At $265m, Grand Theft Auto V was the most expensive video game. While it made $1b in the first three days of going on sale, not all games can duplicate that success. Finding out where they lose players before they go to market would be a game changer for video game developers. Enter Braintelligence.
Farzam Molkara’s obsession with video games began when he was five, playing on his older brother’s Commodore 64 in Iran. He studied software engineering and while at university founded his first company, working on games and training simulators, with an emphasis on serious games.
“The main purpose of these games is not for entertainment. One serious game I’ve been involved with was an emotion recognition rehabilitation game for autistic children, helping children understand and mimic the emotions happening around them,” the entrepreneur explains.
It was here that he was introduced to the field of neuropsychology, affective computing and EEG devices, which record the electrical activity of the brain.
User engagement is the differentiator between a game’s success or failure. But, measuring user experience and emotion is challenging because the way we perceive our emotions is completely different from reality.
“In neuropsychology emotions and feelings are not the same. Emotions are sudden neurochemical reactions of your brain to stimulate, which are not detectable by the self. When these pulses get saturated, they form something which we call feeling, this is how we perceive them,” explains Molkara, adding: “It can really happen but then you have a positive or negative pulse regarding your emotions, while in the big spectrum, you are in a good feeling or a bad feeling.”
Users filling out a questionnaire might therefore unwittingly provide a misleading response. If a company is throwing millions at a game, it wants to be sure it understands where the game is not working.
Molkara realised that consumer-grade EEG caps could be used to detect emotion based on the brain activity of gamers. In 2020, he put together a team and built a prototype under the company name EMO Hack, which successfully completed the Fit 4 Start accelerator programme. Despite landing customers, there were unforeseen challenges and Molkara wound up the company in 2021, the same year his father passed away.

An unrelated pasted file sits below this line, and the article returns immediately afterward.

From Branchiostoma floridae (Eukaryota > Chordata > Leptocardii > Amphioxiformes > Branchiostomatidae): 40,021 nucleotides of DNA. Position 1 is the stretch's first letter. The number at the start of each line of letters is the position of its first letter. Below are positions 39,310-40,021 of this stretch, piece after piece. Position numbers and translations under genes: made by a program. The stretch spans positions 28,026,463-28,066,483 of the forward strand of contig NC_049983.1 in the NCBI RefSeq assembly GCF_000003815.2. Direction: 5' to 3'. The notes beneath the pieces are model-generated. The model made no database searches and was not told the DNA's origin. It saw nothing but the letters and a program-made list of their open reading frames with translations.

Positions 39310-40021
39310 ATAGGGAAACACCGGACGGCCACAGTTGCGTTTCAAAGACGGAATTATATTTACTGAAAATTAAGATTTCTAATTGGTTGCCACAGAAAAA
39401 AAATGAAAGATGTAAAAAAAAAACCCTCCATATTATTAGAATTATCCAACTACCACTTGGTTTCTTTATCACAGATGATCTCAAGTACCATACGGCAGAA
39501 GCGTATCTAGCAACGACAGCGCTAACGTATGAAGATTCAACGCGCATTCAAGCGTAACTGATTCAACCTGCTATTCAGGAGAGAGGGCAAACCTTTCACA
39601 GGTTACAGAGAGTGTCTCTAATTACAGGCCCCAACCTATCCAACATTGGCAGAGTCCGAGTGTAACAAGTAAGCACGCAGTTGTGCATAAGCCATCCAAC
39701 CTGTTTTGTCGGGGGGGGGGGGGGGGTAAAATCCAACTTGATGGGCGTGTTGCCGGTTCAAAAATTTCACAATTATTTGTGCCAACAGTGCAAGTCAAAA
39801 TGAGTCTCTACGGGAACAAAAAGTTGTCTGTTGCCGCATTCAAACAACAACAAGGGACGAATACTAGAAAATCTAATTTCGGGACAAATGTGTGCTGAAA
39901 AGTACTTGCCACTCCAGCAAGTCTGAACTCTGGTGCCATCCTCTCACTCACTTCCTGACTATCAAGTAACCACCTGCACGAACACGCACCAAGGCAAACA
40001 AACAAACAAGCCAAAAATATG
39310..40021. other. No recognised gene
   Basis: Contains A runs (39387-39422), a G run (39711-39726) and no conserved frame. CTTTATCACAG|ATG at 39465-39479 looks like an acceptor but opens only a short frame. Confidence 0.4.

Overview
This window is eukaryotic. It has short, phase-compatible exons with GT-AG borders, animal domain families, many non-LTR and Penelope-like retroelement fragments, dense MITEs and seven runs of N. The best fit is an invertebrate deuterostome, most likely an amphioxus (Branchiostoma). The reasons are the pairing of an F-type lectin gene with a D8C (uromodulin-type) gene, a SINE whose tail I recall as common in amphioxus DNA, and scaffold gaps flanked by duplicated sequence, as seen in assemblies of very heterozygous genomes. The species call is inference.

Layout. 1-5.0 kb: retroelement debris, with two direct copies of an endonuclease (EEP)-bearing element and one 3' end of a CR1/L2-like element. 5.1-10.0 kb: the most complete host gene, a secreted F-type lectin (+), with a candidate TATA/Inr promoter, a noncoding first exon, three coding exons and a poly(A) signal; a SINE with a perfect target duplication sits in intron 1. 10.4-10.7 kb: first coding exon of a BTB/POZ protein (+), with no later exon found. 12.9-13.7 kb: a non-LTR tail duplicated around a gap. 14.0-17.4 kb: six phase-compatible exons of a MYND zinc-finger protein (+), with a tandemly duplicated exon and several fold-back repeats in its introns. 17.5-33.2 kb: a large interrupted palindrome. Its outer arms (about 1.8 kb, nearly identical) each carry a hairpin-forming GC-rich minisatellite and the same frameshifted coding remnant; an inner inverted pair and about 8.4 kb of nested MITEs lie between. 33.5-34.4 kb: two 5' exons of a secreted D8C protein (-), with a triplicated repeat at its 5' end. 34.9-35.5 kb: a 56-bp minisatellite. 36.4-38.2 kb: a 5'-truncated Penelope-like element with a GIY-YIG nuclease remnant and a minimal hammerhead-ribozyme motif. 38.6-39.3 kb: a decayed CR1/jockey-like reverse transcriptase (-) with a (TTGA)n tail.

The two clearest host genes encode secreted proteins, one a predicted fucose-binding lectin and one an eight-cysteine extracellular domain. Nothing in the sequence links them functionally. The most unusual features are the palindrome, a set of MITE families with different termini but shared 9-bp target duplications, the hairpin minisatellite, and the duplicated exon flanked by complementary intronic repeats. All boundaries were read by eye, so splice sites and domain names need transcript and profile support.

In 2022 he created Braintelligence to continue working on the commercialisation of the solution while redefining the approach. “I learned a good lesson from that failure,” he recalls. Based out of the Talent Hub at the Lycée des Arts et Métiers, a high school which offers game developer training, Braintelligence is collaborating with people at the University of Tokyo as well as in Barcelona and London.
Molkara reckons that AI is a game changer for neuroanalytics, applying neuroscience to brain activity and understanding human cognition.
“Your brain is producing a lot of information and it’s not humanly possible to transform that data to something which is understandable. But using AI that could be possible,” he explains.
Video games as a use case remain the core of Braintelligence’s focus but the entrepreneur is interested to push the benefits of the technology for other sectors including advertising, movies, education, well-being and healthcare.
Currently, Braintelligence is gathering data to build a brain signal database to train an AI that will be capable of translating brainwaves into emotions. He hopes to reach a critical mass of data in the next 12 months in order to develop a Software as a Service solution. Meanwhile, Molkara plans to raise funding to grow the Braintelligence team.